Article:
Gastroschisis and Omphalocele
Jamie C. Harris
Gastroschisis is the most common congenital abdominal wall defect in the newborn period. This results from failure of the intestines to return back into the abdomen during development around week 10 of gestation.
The abdominal wall defect is usually less than 4 cm in diameter and is more commonly located to the right of midline.
Omphalocele is the second most common abdominal wall defect, 1/5000 live births.
This is characterized by a large defect, greater than 4 cm, and is covered by a membrane of peritoneum.
This can contain intestines, as well as liver, spleen, and gonads. Unlike gastroschisis, omphalocele has a high rate of associated anomalies, including chromosomal abnormalities and cardiac defects.
Ruptured omphalocele can be distinguished from gastroschisis based on the size of the defect (greater than 4 cm), as well as contents other than intestines in the defect.
An umbilical cord hernia will be smaller than omphalocele, and does not contain abdominal organs.
Pentalogy of Cantrell is a rare constellation of ectopia cordis, omphalocele, sternal cleft, anterior diaphragmatic hernia, and intracardiac defect.
In ectopia cordis, the defect is located at the midline of the sternum and contains the heart.
Patient History and Physical Findings
Often, abdominal wall defects are diagnosed on prenatal screening. Maternal serum and amniotic fluid demonstrates elevated alpha fetoprotein (AFP).
Amniotic fluid demonstrates elevated acetylcholinesterase.
There is a higher specificity of elevated AFP for gastroschisis compared to omphalocele.
Postnatal history and physical (FIG 1)
For both defects, birth history as well as patient stabilization from a cardiopulmonary standpoint should be completed first.
Initial inspection should be done to determine:
The presence of a covering membrane (indicating omphalocele) (FIG 1A).
The viability of the intestines, evidence of necrosis, atresias, or perforation.
Contents in the defect, including liver, gonads, and other intra-abdominal organs.
If these are seen without a covering membrane, ruptured omphalocele should be considered.
Full cardiopulmonary exam should be done to determine if there are audible murmurs appreciated, which suggest an underlying cardiac defect.
Examination of the rest of the body to examine for any associated anomalies should be done.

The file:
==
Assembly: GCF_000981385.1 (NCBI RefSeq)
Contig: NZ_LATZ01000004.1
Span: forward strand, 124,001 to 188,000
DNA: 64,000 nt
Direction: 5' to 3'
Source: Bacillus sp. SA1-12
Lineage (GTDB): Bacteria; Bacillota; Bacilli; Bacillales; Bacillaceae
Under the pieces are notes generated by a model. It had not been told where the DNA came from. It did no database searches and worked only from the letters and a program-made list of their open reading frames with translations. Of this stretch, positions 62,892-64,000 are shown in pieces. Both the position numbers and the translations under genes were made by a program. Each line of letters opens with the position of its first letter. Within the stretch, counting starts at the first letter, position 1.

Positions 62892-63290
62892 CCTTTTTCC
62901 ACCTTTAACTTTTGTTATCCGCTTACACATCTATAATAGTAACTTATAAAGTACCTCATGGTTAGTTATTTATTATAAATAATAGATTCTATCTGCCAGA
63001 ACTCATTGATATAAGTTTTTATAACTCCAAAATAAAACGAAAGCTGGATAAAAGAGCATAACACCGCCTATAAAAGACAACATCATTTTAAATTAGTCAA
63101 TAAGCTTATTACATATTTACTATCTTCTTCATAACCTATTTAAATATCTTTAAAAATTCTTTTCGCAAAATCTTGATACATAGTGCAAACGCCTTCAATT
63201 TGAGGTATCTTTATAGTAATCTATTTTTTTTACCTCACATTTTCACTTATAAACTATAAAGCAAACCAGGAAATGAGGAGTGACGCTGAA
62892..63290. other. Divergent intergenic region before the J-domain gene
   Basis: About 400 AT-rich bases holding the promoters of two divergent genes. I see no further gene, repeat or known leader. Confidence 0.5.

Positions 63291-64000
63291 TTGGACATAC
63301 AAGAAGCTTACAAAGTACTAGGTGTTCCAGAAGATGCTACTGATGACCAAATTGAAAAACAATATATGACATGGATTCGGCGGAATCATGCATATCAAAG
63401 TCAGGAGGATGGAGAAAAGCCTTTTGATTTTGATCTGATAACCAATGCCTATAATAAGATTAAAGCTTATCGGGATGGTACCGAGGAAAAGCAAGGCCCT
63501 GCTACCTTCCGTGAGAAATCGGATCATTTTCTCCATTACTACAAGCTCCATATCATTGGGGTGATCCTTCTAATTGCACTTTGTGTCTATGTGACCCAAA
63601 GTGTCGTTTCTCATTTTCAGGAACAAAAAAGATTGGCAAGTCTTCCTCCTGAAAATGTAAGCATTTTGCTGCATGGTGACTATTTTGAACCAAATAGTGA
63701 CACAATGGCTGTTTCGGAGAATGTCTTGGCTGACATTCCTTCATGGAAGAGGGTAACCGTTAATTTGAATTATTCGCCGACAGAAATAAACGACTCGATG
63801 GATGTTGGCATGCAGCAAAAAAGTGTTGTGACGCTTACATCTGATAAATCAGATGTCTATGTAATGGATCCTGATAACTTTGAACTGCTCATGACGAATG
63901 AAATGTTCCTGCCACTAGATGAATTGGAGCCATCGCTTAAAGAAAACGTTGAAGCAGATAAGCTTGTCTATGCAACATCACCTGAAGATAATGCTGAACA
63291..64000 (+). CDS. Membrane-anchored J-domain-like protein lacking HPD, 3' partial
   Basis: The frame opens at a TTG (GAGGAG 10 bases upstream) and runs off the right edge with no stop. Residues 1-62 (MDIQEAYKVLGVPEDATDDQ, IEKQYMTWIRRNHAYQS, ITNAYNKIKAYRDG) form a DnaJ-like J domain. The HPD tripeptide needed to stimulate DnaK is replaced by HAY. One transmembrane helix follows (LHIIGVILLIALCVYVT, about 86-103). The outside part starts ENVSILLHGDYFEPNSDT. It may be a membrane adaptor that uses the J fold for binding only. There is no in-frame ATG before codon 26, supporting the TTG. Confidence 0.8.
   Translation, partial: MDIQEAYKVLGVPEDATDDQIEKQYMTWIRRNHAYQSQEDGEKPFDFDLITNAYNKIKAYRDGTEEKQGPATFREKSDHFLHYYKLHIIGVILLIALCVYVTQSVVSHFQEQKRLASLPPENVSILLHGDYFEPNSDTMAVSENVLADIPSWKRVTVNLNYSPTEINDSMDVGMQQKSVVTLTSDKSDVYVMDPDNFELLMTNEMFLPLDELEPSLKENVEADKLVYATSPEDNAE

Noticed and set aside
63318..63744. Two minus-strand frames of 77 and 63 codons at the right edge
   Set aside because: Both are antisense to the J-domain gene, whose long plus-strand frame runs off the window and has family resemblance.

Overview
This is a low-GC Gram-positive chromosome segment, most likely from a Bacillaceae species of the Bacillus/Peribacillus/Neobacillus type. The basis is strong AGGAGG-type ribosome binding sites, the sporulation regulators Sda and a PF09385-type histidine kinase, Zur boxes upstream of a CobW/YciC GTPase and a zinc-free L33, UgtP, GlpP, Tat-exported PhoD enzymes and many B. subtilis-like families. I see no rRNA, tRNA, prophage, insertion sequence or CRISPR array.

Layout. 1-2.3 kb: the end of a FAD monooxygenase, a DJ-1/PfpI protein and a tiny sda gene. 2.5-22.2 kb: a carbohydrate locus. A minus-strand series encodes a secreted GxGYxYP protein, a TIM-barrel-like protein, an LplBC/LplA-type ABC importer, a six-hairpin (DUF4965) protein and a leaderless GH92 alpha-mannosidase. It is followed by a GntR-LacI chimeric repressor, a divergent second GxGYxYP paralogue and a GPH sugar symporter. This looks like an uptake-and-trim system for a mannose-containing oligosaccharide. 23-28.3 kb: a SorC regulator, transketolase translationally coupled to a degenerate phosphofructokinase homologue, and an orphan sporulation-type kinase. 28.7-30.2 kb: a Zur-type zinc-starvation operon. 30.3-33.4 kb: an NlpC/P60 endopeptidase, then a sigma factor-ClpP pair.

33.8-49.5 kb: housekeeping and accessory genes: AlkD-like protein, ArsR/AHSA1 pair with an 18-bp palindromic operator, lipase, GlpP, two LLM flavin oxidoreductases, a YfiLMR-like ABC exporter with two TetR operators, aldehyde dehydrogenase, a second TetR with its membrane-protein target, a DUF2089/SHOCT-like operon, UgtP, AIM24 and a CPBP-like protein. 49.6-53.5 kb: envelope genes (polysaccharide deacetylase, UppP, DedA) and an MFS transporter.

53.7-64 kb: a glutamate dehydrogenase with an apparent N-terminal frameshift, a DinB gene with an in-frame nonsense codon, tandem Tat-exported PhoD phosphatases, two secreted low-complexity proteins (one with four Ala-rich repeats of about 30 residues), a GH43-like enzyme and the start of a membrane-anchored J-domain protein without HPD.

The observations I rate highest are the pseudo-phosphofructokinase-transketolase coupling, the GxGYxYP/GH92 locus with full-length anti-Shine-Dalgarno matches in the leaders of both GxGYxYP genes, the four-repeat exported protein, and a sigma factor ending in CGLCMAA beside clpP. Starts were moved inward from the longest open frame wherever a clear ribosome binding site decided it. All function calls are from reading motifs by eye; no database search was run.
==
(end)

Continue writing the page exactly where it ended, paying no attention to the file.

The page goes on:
Omphalocele is associated with multiple different syndromes including Beckwith-Wiedemann (omphalocele, macroglossia, and gigantism), and trisomy 13, 18, and 21.1
IMAGING AND OTHER DIAGNOSTIC STUDIES
Prenatal ultrasound will demonstrate intestines within the amniotic fluid, outside of the abdomen.
This is most commonly seen around 20 weeks of gestation.2
Anomalies, most commonly intestinal atresias, can also be identified on prenatal ultrasound. Bowel dilatation greater than 14 mm is predictive of atresias.1
Intestinal contents will be seen outside of the abdomen.
The sac can be visualized on ultrasound, helping distinguish from gastroschisis.
Additionally, liver can be visualized in the defect.
This is seen around 18 weeks of gestation.
Evaluations of other associated anomalies, including cardiac, can be done on prenatal ultrasound as well.
The rate of cardiac anomalies in omphalocele is higher (14%-47%) than in gastroschisis (3%-33%).3
Common cardiac anomalies that are seen are ventricular septal defect, atrial septal defect, and tricuspid atresia. A complete cardiac evaluation for omphalocele should be done in the perinatal period.
There are two management strategies for gastroschisis:
Delayed closure with silo placement, allowing for reduction of the abdominal contents over the following days
Immediate reduction with closure at birth
FIG 1 • A. Omphalocele presents with a membrane covering and the umbilicus originating from this membrane. B. Gastroschisis presents with a defect in the abdominal wall without a membrane covering the extruded intestines.Premium Wordpress Themes by UFO Themes
You may also needWordPress theme by UFO themes